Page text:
Economic activity remains high; disruptions to supply chains putting brake on
The economic recovery is continuing in the euro area, including Slovenia, but is losing a little momentum as disruptions to supply chains hold back manufacturing and certain services. Inflation is rising, but the prevailing assessment remains that the current spike is temporary, given the number of one-off factors at work. The financing conditions in the euro area remain highly favourable for the government sector and the private sector alike. In its Economic and Financial Developments publication, Banka Slovenije finds that the labour market remains in good shape.
Following the high economic growth in the second quarter, which was largely driven by private consumption as the containment measures were relaxed, growth has remained high in the euro area in the third quarter. The economic recovery did however lose strength during this quarter amid disruptions to supply chains, which in September curtailed the performance of certain service providers in addition to manufacturing firms. In the strong economy the situation on the labour market is improving, and firms are increasingly reporting labour shortages. Wage growth remains moderate for now, and the cost competitiveness of the euro area is good.
Inflation in the euro area is temporarily elevated, and stood at 3.4% in September, driven mostly by rising energy prices, and partly by constraints on the supply side. The effects of administrative measures are also evident. The long-term market inflation expectations are also slightly higher. Our assessment remains that the current spike in inflation is temporary, given the number of temporary factors at work, although the risks of continuing inflation are rising.
The situation on global financial markets has been slightly more volatile since the spring, but the financing conditions in the euro area remain highly favourable. Amid the increased uncertainty surrounding the impact of the renewed spread of the epidemic, borrowing costs on the debt security markets fell during the summer, followed by a rise in September that took them back to the level seen before July. The rise was driven primarily by the temporary rise in inflation and the expectation that certain major central banks would respond by gradually dialling back the accommodative stance of monetary policy. The Eurosystem is maintaining its strongly accommodative monetary policy, while remaining alert to current inflationary pressures.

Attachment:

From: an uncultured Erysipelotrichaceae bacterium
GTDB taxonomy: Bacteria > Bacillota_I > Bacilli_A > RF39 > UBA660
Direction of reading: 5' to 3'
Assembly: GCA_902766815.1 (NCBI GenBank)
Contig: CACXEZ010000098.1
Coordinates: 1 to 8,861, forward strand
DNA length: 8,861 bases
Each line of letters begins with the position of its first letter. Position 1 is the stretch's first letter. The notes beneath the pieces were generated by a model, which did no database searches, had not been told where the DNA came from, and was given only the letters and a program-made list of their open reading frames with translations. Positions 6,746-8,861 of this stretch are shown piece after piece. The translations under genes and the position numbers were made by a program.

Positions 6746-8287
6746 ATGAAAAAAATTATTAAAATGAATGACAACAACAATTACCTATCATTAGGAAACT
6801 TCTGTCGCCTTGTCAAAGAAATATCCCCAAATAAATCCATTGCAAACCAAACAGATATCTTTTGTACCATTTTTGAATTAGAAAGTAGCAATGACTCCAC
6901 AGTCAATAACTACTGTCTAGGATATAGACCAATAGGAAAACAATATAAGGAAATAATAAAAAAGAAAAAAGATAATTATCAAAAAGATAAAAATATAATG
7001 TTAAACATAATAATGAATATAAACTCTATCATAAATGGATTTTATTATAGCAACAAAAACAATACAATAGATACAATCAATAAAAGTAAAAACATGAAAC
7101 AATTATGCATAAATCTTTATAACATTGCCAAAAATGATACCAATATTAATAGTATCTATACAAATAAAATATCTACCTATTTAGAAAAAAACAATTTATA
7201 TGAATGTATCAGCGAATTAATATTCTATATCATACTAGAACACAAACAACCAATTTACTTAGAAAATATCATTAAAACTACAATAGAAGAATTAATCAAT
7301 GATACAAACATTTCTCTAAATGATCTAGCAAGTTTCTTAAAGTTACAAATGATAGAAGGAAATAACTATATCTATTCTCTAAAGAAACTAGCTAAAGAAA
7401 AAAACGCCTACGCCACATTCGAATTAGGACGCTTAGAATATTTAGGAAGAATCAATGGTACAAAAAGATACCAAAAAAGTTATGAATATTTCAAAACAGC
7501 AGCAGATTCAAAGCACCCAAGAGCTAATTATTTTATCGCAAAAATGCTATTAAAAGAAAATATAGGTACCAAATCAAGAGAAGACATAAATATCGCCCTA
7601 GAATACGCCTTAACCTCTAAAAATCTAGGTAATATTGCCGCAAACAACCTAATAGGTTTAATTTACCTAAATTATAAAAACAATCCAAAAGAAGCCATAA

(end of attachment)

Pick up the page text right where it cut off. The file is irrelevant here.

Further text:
Signs too of a slowdown in the high growth in the domestic economy
Economic growth remains high in the domestic economy, but there are signs of a slowdown. Capacity utilisation is high, and the pre-crisis level of activity has been reached, while shortages of raw materials, intermediate goods and skilled workers are evident, and growth in freight transport has also slowed.
The situation on the labour market provides a foundation for further growth in private consumption. The workforce in employment reached almost 902,000 in July, its highest figure to date, while registered unemployment declined again in August and September. Firms are increasingly hiring foreign workers, which is easing wage pressures. The year-on-year growth in the average gross wage, which stood at 7.1% in July, is largely being driven by wage increases in the public sector.
Inflation stood at 2.7% in September, although the main factors were temporary in nature. The main driver remains energy price inflation caused by last year’s low base and the continuing rise in oil prices. At the same time non-energy industrial goods are rising in price at a faster rate than any time since 2008, as firms have issues with high commodity prices and disruption to supplies of intermediate goods. It is also easier for rising costs to be passed through into final prices on the domestic market in the booming economy. After the relaxation of containment measures in the spring, prices of certain services also began to rise.
The fiscal position improved in year-on-year terms in the first half of the year amid the high economic growth. General government revenues grew even more strongly in the second quarter than in the first quarter, thanks to a base effect and a further rise in economic activity, while growth in general government expenditure slowed considerably, which therefore reduced the deficit. The scale of the measures remained large in the first half of the year, but the largest in financial terms expired in June. Various anti-coronavirus measures nevertheless remained in place in the second half of this year.
Figure: Shortage of raw materials in manufacturing
Publication is available on the link.